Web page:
The Incorporation of the Rhondda. To the Editor of the Rhondda Leader." Sir,—Your correspondent, Corporus," is to be highly commended for his endea- vour to ascertain the truth in regard to one of my statements in opposition to a Charter. I have known of many approach- ing the legal fraternity for the purpose of obtaining their opinions on legal ques- tions, but" Corporus is the only per- son known to me who has ever approached a lawyer to obtain the truth. If the philosophers of the past ages who applied the query, "What is Truth? only knew of Simon (of Merthyr), they would have exclaimed, Upon this rock we shall build our philosophy." Mr. Simon, like Simon Peter of old, after much swearing against my statement, admitted a loss of jE27 6s. 6d. on the Penydarren houses even last year, while my statement applied to the past few months. The state of trade in that locality at present justified my state- ment—and I wish to add one other state- ment—that in times of depression, when the tenants of borough house property fail to meet their obligations, such depres- sions affect the general ratepayers doubly. In times of prosperity the Borough Coun- cil makes no profit of the tenancy, and in times of depression the loss must be made good by the industrious ratepayers. Is that justice? Mr. Simon fails to see that the housing question has anything to do with Incorporation. No one knows better that it does. Under the present mode of local government, there is a possi- bility of such a question being indefinitelv postponed if the electorate are unprepared to agree to such a policy but under an incorporated body, even a minority of such a Council, who may compose the Housing Committee, if they happen to be promoters of such a scheme, can easily plunge the ratepayers into an enormous debt to meet their desires. Whatever may be the merits of such a scheme in a dis- trict where a scarcity of houses exists, and where private speculators are prone to undertake such risks, there is no reason why a sub-committee should be empowered with absolute privileges to undertake such a scheme, or any other scheme, in a dis- trict such as ours, which has. unhappily, passed the zenith of its commercial glory. The proposals of sub-committees of Dis- trict Councils are invariably subjected to the sanction of the general Council, while Borough Committees possess almost equal powers in many cases to those of the general Boroucrh Council. Surely, there is more safety and protection to the general ratepayers under our present form of local administration. The population of the whole of the Rhondda area is* entirely dependent upon one commodity alone for the means of their existence. We do not possess a variety of industries which could be relied upon in case some- thing unusual should happen to create a lesser amount of employment in that par- ticular branch of industry. Is it im- possible that a scientific discovery may be made within the next ten or twenty years which would lessen the demand for our precious commodity ? It may be a dole- ful prognostication," but the fact that we are so entirely dependent upon such limited spheres of employment for our great population will have to be reckoned with before a Charter and its expensive possibilities will be granted. There is another reason why a Charter will not be granted—and which this con- troversy proves beyond dispute-that is, that no person outside the limits of Tony- pandy has any real desire for a Charter, or. if such a desire exists, the absence of correspondence in your \tiluah £ e columns proves that there is no enthusiasm what- ever existing upon the question. The Question of obtaining a Charter had a very stupified effect upon two members Of the Council last Friday. When the naIUe County Council was mentioned by Councillor J. D. Williams, one of them suggested going on strike, and the other agreed. It was the conciliatory spirit of the Chairman that saved the situation. They will be obliged to work on the same conditions for a long time yet. Charters of Incorporation are conferrable only upon towns and cities. The Rhondda does not acknowledge any of its centres as its chief towns, which is a most important P°int in the struggle for a Charter. The Rhondda ratepayers, some time ago, demanded the unification of the District demanded the unification of the District and the Poor Rates. The Council has r done aU in its power to achieve such a 1eform, and its realisation is within siVht. I The members of Nos. 6 and 7 Wards with- out exception supported the economic deform. Talk about quick-change artistes, our representatives can change their opinions upon the most important sub- Jects in half the time any artiste could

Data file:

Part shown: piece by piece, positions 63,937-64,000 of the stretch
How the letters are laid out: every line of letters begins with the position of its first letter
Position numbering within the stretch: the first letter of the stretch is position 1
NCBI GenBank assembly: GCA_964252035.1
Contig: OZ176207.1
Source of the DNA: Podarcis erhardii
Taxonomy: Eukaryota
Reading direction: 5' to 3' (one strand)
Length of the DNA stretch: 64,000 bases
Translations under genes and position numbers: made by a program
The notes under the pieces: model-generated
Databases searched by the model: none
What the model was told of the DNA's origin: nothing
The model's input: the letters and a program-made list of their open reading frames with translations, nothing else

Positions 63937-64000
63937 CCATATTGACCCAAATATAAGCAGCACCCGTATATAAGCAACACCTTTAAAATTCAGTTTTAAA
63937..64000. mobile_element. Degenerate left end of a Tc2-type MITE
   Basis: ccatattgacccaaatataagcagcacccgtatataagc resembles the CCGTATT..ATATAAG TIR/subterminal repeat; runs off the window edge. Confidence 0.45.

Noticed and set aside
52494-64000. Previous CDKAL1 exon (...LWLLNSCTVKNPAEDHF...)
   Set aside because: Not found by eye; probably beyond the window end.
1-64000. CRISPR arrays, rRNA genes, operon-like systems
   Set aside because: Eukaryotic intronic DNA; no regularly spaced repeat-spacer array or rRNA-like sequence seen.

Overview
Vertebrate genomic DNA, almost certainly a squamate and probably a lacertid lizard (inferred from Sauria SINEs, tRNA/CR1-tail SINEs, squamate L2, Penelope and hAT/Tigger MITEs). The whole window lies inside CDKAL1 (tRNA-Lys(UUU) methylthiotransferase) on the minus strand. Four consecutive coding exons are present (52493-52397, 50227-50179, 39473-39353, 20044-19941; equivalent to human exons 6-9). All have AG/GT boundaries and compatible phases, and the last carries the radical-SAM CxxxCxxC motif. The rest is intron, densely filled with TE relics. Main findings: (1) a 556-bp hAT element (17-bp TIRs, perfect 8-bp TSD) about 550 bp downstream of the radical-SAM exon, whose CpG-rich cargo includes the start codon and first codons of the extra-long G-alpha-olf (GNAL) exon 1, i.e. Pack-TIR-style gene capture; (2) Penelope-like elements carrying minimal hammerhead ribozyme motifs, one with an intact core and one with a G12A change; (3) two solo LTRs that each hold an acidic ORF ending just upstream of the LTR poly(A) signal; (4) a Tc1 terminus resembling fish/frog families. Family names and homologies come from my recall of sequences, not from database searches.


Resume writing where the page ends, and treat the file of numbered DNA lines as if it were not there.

"The Church in Wales." Rev. S. B. Johnj Replies to Vicar of Clydaoh Vale. To the Editor of the Rhondda Leader." Sir,—The letter of Mr. Morris in your last issue in reply to mine of the previous week, for calculated offensiveness would be hard to beat.. He seems bent on making strength of style compensate for poverty of argument. Still, I am not surprised. He objects to the word hypo- crites I object to the hypocrisy." A better way for him to disprove the charge is to disprove the argument upon which it is made. I say that the claim of the Anglican Church in the education ques- tion is sheer hypocrisy. To keep other efforts in abeyance by main force, and then glory in what they themselves have done, seems like cutting a man's head off and then abusing the body for its want of vitality. Did not the Bishop of Here- ford denounce the wear and tear clause of the Education Act, 1902, as a game of grab "? What sort of conscience does it take to play a game of grab," elastic or otherwise? Moreover, he credits me with an assumption I do not hold, charges people of my class" (whatever that means) with spreading "some yarn," and says I do not care a jot about history, and winds up his display of bumptiousness I and conceit by a little lecture on good mannere." It is all very funny, but not! very edifying. Does he think he proves his case by charging not only myself, but a host of others both outside and iiiside a host of others both outside and iiiside his own church, with ignorance of his- tory ? The present Archbishop of Canterbury, when Bishop of- Winchester, spoke of the distinctive character of the Church of England." Is he thereby ignorant of history Sir William Harcourt, in a letter to the "Times," November 25th, 1898, spoke of "the fundamental distinction between the Eng- lish Church and that of Rome." Was he therefore, "ignorant of history"? Dr. T. W. Mossman, an Anglican historian, in his book, The Relations between the Church and the State in England," says that on Midsummer Day, in the year 1560, the Church of England ceased to worship, &c., after the manner of their predecessors, and thenceforward had to worship according to Act of Parliament, and laments that this made her the creature and absolute bond-slave of the State." For further confirmation I rely on Dean HooK, Freeman, Dr. Stubbs in his Constitutional History," Dean Milman in his Latin Christianity," Mr. Gilbert W. Child, M.A., in his Church and State under the Tudors," the late Bishop of Liverpool, &c. Yet, I suppose, Mr. Morris will loftily wave the testi- mony of these historians of repute all out of court! Sir, Mr. Morris is at variance with his own standards; but there! "What does he care for history"? His aim is to undo history. I assert, with the rock of history under my feet, that the present Church of Eng- land is not continuous with the pre- Reformation Church. I always understood that Mr. Morris' school claimed to be the sole teachers of religion, but I did not know they made this claim over history, too. Evidently, they are THE people. But when I find people taking up this silly attitude, I am reminded of the young woman and her mother, seeing her brother marching past in the regiment. Look, mother," she said, they are all out of step except our Jack Since Mr. Morris offers me advice, I'll offer him some, too. It is this: Let him come down from his ecclesiastical high horse and talk like an ordinary human being. Let him not im- pute to people opinions they do not hold, actions they have not done, intentions they have not dreamed of. Let him play the game fairly, even if he be an Estab- lished Churchman and his critic a poor Dissenter." Now to his arguments (?). 1. He calls what I alleged to be a contradiction of terms "small matters." If they were not too small to be circulated by him, they are not too small to be criticised. However, I agree that they were small, decidedly so, as small as the whole case for the Establishment! 2. He says that I assume that his Church differs" root and branch" from the Roman, that the Church of to-day is totally different from that of Henry's day, and that I am thereby" flying in the teeth of historv." As I do not make that assumption (I wish I could), the teeth of history have not yet begun to bite. But sir, I do not assume, I assert as a matter of historical fact that the Anglican Church is intended to be a different Church to the Roman. Mr. Morris quotes Mr. Gladstone, but I wonder how much of Mr. Gladstone is he prepared to accept? Mr. Gladstone said: Tithes were national property." Mr. Gladstone disestablished and disendowed the Irish Church, and a member of his Government brought in the Welsh Dis- establishment Bill of 1895. I repeat, how much of Mr. Gladstone will he accept? Why did he not say that Mr. Gladstone, in later life, abandoned the main argu- ment of his book as no longer tenable? But let that pass. Against anyone's opinion, I place the fact that in the Accession Oath the King vowed to main- tain the Protestant Reformed Religion established by law." This is not an